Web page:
Editorial

Making space for reflection

Clinicians and researchers often say they do not have time to reflect. Although we are all busy, taking the time to stop and consider where you are and where you want to be can act as a powerful tool in planning your career.

Clinicians and researchers often say they do not have time to reflect. Although we are all busy, taking the time to stop and consider where you are and where you want to be can act as a powerful tool in planning your career.

What should you consider? It is vital to understand your research passion. We all engage in projects that are serendipitous, but it is important to develop a clear track record to gain expertise in particular areas. Think about what drives your passion. Articulate this focus, so you and others are clear about the scope of your research. Look back at what you achieved in 2015. What are your priorities for this year?

We must stand proud of our profession and achievements in addressing contemporary research problems in a meaningful way

Successful researchers rarely work in isolation. They surround themselves with hard-working, skilled people, as well as promising novice researchers and students who share a common focus. Consider your own environment. Are you part of a research team? Do you have a mentor or critical peers? Can you mentor others? What steps can you take to enhance your environment?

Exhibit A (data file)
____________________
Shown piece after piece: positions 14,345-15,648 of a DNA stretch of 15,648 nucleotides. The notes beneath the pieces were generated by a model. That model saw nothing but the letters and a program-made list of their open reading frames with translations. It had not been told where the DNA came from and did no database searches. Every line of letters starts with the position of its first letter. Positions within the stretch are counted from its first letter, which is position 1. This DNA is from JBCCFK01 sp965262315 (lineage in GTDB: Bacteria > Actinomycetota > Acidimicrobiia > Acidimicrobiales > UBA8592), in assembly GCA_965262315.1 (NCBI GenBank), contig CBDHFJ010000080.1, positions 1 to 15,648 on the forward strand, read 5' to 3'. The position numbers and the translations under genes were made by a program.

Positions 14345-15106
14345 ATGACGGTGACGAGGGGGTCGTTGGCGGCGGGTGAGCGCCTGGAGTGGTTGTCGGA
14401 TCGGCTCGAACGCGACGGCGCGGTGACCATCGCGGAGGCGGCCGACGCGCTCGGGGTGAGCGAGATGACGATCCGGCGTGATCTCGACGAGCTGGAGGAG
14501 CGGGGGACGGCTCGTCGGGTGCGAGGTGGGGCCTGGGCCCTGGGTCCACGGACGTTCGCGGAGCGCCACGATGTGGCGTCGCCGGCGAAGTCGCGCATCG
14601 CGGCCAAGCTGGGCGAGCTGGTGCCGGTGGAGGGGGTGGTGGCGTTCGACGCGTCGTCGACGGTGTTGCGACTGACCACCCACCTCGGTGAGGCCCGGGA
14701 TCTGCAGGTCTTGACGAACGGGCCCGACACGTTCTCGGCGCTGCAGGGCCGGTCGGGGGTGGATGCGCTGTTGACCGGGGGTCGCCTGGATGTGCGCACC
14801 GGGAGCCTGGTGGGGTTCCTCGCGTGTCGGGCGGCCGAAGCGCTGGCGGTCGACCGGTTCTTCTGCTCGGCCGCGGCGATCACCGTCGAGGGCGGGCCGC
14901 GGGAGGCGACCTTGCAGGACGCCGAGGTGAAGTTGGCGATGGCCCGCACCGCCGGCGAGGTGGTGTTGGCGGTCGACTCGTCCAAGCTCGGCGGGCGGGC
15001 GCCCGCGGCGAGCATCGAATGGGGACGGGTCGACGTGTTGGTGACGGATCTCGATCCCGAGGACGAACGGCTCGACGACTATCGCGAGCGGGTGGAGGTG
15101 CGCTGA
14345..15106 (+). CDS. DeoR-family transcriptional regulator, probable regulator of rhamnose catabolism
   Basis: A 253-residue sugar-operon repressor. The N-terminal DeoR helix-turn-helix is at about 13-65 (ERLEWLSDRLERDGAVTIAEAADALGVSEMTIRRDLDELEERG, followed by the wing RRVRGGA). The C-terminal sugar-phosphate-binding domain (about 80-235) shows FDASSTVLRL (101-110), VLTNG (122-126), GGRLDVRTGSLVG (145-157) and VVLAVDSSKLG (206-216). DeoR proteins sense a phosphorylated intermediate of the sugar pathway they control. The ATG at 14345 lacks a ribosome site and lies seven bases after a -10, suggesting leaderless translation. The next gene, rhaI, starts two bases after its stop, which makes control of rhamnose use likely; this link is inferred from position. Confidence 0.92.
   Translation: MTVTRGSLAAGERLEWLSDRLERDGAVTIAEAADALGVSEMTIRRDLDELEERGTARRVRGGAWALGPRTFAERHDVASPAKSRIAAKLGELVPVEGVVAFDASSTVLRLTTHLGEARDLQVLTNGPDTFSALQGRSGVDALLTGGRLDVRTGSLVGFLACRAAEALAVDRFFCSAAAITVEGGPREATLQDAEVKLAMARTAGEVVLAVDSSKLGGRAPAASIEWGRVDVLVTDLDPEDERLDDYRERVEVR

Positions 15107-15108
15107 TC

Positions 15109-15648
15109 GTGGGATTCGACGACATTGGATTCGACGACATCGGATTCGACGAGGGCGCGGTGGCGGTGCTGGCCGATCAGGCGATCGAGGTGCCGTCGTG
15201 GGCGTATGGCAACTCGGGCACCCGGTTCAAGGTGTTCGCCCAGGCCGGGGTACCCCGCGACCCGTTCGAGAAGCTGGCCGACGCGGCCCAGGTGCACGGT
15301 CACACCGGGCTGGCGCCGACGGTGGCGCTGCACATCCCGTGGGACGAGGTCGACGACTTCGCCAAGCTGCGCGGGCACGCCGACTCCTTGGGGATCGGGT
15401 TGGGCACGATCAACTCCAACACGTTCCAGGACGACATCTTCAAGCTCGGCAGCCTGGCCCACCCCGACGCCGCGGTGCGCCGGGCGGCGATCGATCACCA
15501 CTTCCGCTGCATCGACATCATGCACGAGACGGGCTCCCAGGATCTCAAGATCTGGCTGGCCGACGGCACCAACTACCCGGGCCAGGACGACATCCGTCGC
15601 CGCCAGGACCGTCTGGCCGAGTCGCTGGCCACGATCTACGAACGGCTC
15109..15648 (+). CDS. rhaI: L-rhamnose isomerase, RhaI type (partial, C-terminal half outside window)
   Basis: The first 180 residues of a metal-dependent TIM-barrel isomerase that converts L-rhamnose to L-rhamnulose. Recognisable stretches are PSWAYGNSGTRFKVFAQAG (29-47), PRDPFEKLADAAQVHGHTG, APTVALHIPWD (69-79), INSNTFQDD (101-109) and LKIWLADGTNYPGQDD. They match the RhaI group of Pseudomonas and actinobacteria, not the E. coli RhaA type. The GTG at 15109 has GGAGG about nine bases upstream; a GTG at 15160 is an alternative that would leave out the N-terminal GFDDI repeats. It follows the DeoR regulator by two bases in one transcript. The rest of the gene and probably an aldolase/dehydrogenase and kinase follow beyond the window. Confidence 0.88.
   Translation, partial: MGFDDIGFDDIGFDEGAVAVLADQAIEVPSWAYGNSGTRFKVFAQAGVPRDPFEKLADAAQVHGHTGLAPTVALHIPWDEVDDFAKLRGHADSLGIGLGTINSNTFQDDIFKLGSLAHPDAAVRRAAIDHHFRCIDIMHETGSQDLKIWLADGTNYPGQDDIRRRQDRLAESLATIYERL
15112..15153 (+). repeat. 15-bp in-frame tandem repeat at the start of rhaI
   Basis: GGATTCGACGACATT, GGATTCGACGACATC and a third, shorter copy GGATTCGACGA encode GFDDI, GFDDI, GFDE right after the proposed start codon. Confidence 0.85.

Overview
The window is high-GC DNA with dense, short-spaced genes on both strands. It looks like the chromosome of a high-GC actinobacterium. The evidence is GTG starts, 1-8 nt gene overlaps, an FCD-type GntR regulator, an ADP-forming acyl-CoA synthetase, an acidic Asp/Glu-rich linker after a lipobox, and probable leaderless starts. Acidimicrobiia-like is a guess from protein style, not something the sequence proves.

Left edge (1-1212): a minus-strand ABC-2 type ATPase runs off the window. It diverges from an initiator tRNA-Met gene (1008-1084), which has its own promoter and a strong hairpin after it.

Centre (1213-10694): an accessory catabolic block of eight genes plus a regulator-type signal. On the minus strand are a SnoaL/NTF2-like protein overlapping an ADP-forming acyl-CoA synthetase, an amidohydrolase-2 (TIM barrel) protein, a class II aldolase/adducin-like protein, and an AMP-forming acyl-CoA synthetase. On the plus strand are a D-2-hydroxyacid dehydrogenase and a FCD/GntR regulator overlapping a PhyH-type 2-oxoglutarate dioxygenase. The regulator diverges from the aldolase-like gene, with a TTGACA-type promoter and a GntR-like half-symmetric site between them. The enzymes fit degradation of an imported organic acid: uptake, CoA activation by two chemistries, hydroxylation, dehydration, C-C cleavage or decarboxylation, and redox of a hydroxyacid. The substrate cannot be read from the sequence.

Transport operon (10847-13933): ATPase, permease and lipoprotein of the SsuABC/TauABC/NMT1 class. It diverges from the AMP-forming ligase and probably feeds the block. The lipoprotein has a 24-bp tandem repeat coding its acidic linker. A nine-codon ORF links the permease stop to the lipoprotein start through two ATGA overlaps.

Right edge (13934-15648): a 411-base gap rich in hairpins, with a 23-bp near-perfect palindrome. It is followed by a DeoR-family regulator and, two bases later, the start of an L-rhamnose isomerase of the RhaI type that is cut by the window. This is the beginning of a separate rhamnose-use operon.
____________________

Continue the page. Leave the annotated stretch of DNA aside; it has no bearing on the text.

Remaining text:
Research teams do not have to be from a single institution; successful teams can operate despite being geographically dispersed, even internationally. What is important is that team members ‘fit’; they should have complementary skills, share a common research focus, and be prepared to contribute to projects.

Reflect on how we nurse researchers support our colleagues. We could do more to nurture research students and novice researchers. Building the capacity of new researchers is the future. Investing time in mentoring, supporting and guiding should be a priority. We should celebrate their achievements and assist them in career planning.

As you reflect, consider your identity as a nurse. Multidisciplinary research allows you to work across disciplines to solve complex problems, expand horizons and build partnerships. However, we must retain our identity as nurses and stand proud of our profession and achievements in addressing contemporary research problems in a meaningful way.

Professional networking is essential. Nurse Researcher is pleased to support the RCN International Nursing Research Conference in Edinburgh this April. The event offers exciting presentations and symposia, as well as the chance to network with nurse researchers at all stages of their career. I look forward to meeting our readers there and hearing about their research.

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